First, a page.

The Bear and the Nightingale by Katherine Arden (3 stars)
Kel Sunday, January 08, 2017 reviewI'm a sucker for fairy tales, and after loving Uprooted, an adult fantasy inspired by Eastern European lore, I was psyched to try this. Historical fantasy filled with Russian lore? Count me in!
This eARC was provided through NetGalley for review. Some things may have changed in the final version.
The Bear and the Nightingale by Katherine Arden
Series: [Untitled Series] #1
Genres: Fantasy, Historical
Published on January 10, 2017
Published by Del Rey
Final Rating: 3 stars
At the edge of the Russian wilderness, winter lasts most of the year and the snowdrifts grow taller than houses. But Vasilisa doesn’t mind—she spends the winter nights huddled around the embers of a fire with her beloved siblings, listening to her nurse’s fairy tales. Above all, she loves the chilling story of Frost, the blue-eyed winter demon, who appears in the frigid night to claim unwary souls. Wise Russians fear him, her nurse says, and honor the spirits of house and yard and forest that protect their homes from evil.
After Vasilisa’s mother dies, her father goes to Moscow and brings home a new wife. Fiercely devout, city-bred, Vasilisa’s new stepmother forbids her family from honoring the household spirits. The family acquiesces, but Vasilisa is frightened, sensing that more hinges upon their rituals than anyone knows.
And indeed, crops begin to fail, evil creatures of the forest creep nearer, and misfortune stalks the village. All the while, Vasilisa’s stepmother grows ever harsher in her determination to groom her rebellious stepdaughter for either marriage or confinement in a convent.
As danger circles, Vasilisa must defy even the people she loves and call on dangerous gifts she has long concealed—this, in order to protect her family from a threat that seems to have stepped from her nurse’s most frightening tales.
The Bear and the Nightingale is a lovely winter's tale of magic and madness.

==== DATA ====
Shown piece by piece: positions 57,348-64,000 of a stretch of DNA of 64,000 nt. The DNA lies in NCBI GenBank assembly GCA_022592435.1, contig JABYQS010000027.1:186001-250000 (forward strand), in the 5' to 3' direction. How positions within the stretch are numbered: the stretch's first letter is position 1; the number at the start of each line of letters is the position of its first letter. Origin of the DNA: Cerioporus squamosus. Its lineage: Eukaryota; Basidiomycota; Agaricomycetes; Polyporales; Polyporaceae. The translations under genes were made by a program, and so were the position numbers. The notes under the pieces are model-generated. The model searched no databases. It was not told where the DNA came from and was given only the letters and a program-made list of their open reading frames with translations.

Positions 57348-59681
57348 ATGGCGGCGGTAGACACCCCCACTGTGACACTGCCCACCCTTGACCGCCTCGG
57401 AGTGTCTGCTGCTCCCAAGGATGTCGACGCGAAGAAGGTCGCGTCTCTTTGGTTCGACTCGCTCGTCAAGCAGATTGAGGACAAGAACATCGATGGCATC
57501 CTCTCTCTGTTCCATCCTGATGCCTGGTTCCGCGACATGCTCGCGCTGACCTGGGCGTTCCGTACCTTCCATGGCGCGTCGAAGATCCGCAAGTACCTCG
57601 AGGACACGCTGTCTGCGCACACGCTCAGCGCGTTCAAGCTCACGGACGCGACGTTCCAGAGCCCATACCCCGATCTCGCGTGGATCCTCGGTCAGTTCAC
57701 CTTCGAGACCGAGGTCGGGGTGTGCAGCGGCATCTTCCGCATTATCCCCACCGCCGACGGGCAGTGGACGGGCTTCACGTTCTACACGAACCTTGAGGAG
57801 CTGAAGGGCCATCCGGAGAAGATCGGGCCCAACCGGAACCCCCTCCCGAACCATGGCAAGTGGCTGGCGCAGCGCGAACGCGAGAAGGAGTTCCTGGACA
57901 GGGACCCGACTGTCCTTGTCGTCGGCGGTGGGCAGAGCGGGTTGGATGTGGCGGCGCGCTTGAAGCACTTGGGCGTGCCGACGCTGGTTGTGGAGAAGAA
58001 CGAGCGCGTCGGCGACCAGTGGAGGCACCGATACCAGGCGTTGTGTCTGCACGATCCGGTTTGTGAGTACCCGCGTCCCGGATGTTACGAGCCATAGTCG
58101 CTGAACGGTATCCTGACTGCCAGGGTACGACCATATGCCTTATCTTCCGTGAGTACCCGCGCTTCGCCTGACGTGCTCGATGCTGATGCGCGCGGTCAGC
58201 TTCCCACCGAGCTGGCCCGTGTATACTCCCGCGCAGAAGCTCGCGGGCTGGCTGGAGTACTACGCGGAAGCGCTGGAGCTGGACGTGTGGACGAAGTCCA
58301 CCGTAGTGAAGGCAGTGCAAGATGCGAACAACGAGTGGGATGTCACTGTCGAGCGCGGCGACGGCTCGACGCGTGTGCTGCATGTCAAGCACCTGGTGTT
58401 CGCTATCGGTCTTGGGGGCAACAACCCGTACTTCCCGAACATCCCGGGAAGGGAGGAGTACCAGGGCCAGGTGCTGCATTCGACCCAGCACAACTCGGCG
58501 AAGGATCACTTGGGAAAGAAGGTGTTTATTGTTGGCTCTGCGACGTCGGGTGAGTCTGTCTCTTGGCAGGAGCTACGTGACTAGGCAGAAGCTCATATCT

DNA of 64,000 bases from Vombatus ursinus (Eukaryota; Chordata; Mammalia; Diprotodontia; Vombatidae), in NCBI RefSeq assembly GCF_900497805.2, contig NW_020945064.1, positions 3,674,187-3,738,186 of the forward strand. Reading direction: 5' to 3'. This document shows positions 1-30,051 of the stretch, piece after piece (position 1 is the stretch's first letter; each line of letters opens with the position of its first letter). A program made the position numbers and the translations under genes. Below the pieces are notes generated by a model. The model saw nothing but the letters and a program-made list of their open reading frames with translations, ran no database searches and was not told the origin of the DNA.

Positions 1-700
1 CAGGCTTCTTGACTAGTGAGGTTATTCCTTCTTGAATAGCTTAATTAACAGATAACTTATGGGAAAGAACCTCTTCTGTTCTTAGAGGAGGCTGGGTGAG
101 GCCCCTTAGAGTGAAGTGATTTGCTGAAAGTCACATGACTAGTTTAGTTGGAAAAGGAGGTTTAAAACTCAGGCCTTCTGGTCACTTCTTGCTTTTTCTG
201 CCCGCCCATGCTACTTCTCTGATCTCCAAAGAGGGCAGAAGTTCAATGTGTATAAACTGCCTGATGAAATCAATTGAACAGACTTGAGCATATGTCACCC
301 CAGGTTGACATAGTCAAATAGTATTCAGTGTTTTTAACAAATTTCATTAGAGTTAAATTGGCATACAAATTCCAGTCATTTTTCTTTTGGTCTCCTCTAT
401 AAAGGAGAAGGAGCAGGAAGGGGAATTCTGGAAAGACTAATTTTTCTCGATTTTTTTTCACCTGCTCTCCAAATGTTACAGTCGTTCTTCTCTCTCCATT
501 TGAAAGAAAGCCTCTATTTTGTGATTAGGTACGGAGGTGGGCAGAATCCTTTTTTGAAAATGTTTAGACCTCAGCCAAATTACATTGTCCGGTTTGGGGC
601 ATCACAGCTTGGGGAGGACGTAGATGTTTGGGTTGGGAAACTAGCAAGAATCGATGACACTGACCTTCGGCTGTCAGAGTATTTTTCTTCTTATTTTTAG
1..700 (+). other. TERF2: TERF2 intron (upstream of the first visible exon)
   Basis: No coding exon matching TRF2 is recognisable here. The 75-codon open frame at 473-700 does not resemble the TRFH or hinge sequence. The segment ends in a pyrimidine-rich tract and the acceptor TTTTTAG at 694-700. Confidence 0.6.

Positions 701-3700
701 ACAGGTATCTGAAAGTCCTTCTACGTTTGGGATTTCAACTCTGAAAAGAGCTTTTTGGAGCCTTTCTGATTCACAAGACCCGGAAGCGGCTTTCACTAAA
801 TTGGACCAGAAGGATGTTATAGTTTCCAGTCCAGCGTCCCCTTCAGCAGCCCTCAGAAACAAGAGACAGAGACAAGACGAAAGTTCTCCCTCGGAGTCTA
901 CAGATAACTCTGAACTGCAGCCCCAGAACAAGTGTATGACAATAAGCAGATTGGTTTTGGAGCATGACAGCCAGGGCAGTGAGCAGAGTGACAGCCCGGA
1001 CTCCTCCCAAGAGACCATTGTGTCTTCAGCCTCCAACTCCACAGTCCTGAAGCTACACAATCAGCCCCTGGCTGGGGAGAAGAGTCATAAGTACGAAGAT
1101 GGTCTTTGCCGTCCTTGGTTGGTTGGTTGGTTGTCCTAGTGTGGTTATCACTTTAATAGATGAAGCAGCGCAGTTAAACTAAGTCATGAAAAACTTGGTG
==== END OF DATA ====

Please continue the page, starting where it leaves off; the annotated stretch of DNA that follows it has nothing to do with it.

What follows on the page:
Vasya is known as the strange girl in her village. She spends hours in the woods and talks to household spirits. She climbs trees, stays out until dark and is generally a little mischievous imp from childhood through her young adult years. Needless to say, this causes conflict with her family, her village and the new village priest. But her eccentricities could be the only thing that saves them.
The characters and story reminded me of Robin McKinley's work, in particular The Hero and the Crown. There's a good mix of family relationships (both good and bad) and customs that felt period-accurate. The story structure reminded me a lot of McKinley's Spindle's End. It starts focusing on one set of people, then grows with the main protagonist, Vasya, as she slowly takes over the story. Some readers may find the beginning a little slow. The author spends a lot of time building up the world, the characters and their relationships. The main "baddie" doesn't play a large role until later in the book. I enjoyed it though. I enjoyed the characters and their interactions and all the little (and big) conflicts along the way.
I also thought it was really interesting how the author tied in the religious elements of the area/era. I'm glad she didn't take the easy route of totally tossing the church/God under the bus and made it pretty clear the problem here was a man out for power and himself. The resulting complexities added to the story.
Unfortunately, I found the ending a little anticlimactic. It builds and builds and then...it's over. I guess I was a little blindsided by the solution and it had a slight tinge of deus ex machina. It wasn't too easy, exactly, but it was easier than I expected and kind of appeared out of nowhere.
On the whole, I enjoyed The Bear and the Nightingale. I liked Vasya and her family and the way the author weaved in belief and magic and Russia. I highly recommend this for fans of Naomi Novik's Uprooted looking for their next fairy tale fix.